Friday July 29, 2011
Patients Need Pot
BCCLA: Community dispensaries have proven track record
Released by Murray Naseem, FHA
oday the BC Civil Liberties Association called for sweeping reforms to Health Canada’s Medical Marihuana Access Program (MMAP). Health Canada is preparing to amend the MMAP, but the BCCLA say its proposal is heading in the wrong direction. Health Canada’s proposal would have patients directly authorized by physicians to use medical marihuana and patients would have to purchase their medical marihuana from licensed commercial producers.
Micheal Vonn, BCCLA Policy Director: “The MMAP has never provided genuine access to needed medications for patients. A recent Ontario court decision struck down the MMAP as unconstitutional when the judge found that physicians are overwhelmingly refusing to participate in the program. Health Canada’s proposal is to provide doctors with up-to-date information on medical marihuana, but the lingering stigma of marihuana criminalization isn’t going to be fixed with some brochures for doctors.
Hundreds of thousands of patients with chronic and terminal illnesses need access to this medication right now, and while physician education is important and welcome, physician-as-gatekeeper is not working. Patients need authorization to prescribe extended to other health care providers.”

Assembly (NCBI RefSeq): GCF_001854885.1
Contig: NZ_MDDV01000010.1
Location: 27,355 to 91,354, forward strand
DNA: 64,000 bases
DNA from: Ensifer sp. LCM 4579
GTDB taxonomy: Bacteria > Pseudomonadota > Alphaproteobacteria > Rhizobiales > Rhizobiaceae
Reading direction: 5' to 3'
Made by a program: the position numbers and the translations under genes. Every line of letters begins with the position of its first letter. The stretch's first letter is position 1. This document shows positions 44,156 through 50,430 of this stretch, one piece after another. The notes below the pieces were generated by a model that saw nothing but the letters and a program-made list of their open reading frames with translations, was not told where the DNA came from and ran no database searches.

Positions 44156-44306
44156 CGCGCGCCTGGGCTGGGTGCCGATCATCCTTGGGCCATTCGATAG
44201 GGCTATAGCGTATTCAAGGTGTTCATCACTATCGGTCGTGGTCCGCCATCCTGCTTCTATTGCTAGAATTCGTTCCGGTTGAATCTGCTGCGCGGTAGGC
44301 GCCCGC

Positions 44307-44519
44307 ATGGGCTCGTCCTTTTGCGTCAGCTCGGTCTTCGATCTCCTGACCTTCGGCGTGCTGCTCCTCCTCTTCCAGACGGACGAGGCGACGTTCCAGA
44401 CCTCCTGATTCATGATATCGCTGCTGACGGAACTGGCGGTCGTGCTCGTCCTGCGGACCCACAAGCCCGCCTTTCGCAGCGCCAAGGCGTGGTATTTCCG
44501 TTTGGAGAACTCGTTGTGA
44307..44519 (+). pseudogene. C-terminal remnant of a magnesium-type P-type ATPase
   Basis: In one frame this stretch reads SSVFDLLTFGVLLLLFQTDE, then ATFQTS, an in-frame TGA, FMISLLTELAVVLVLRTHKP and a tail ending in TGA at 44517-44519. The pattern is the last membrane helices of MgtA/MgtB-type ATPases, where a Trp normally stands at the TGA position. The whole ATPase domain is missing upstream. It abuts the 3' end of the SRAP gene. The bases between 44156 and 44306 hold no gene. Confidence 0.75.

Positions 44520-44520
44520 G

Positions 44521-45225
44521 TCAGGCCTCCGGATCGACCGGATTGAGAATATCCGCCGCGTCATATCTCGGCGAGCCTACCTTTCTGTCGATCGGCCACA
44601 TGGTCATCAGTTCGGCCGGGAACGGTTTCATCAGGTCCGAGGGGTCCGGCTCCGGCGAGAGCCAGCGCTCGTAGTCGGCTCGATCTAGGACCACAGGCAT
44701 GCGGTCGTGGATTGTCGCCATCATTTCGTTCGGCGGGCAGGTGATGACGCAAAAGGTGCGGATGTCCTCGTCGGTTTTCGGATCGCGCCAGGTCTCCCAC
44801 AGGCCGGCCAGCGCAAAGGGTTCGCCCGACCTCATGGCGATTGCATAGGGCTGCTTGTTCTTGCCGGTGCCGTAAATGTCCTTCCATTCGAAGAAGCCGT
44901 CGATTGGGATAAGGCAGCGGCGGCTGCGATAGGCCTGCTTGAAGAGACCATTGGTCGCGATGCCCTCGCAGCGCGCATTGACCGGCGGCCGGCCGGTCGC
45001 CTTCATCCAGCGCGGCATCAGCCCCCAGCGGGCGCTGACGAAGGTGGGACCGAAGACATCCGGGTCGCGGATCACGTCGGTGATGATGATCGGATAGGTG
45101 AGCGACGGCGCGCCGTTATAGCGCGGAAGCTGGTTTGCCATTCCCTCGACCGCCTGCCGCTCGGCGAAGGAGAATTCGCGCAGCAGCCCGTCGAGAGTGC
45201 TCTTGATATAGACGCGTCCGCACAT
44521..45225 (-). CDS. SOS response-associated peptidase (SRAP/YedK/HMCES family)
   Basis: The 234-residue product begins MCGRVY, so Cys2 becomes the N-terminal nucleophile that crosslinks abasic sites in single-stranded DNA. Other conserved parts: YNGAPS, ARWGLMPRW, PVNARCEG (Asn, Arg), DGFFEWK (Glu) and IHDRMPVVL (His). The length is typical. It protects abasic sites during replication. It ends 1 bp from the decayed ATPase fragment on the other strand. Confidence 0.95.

The BCCLA says Health Canada must not restrict access only to commercial producers who would set their own prices and mail medication to patients.
Vonn: “Health Canada is going out of its way to simply ignore the obvious solution to the problem of access. Community-based dispensaries (i.e. “compassion clubs”) have a proven track record of providing people with needed medication and information.
When you have a family member who is battling cancer and needs medical marihuana for nausea, vomiting and weight loss caused by chemotherapy, where exactly do you go to learn how to prepare marihuana for smoking or for ingestion? This is the kind of service being provided by community-based dispensaries and Health Canada needs to stop criminalizing and start endorsing the success of these dispensaries in order to respond to real and urgent patient needs.”
The BCCLA has opposed the criminalization of marihuana for over 40 years.
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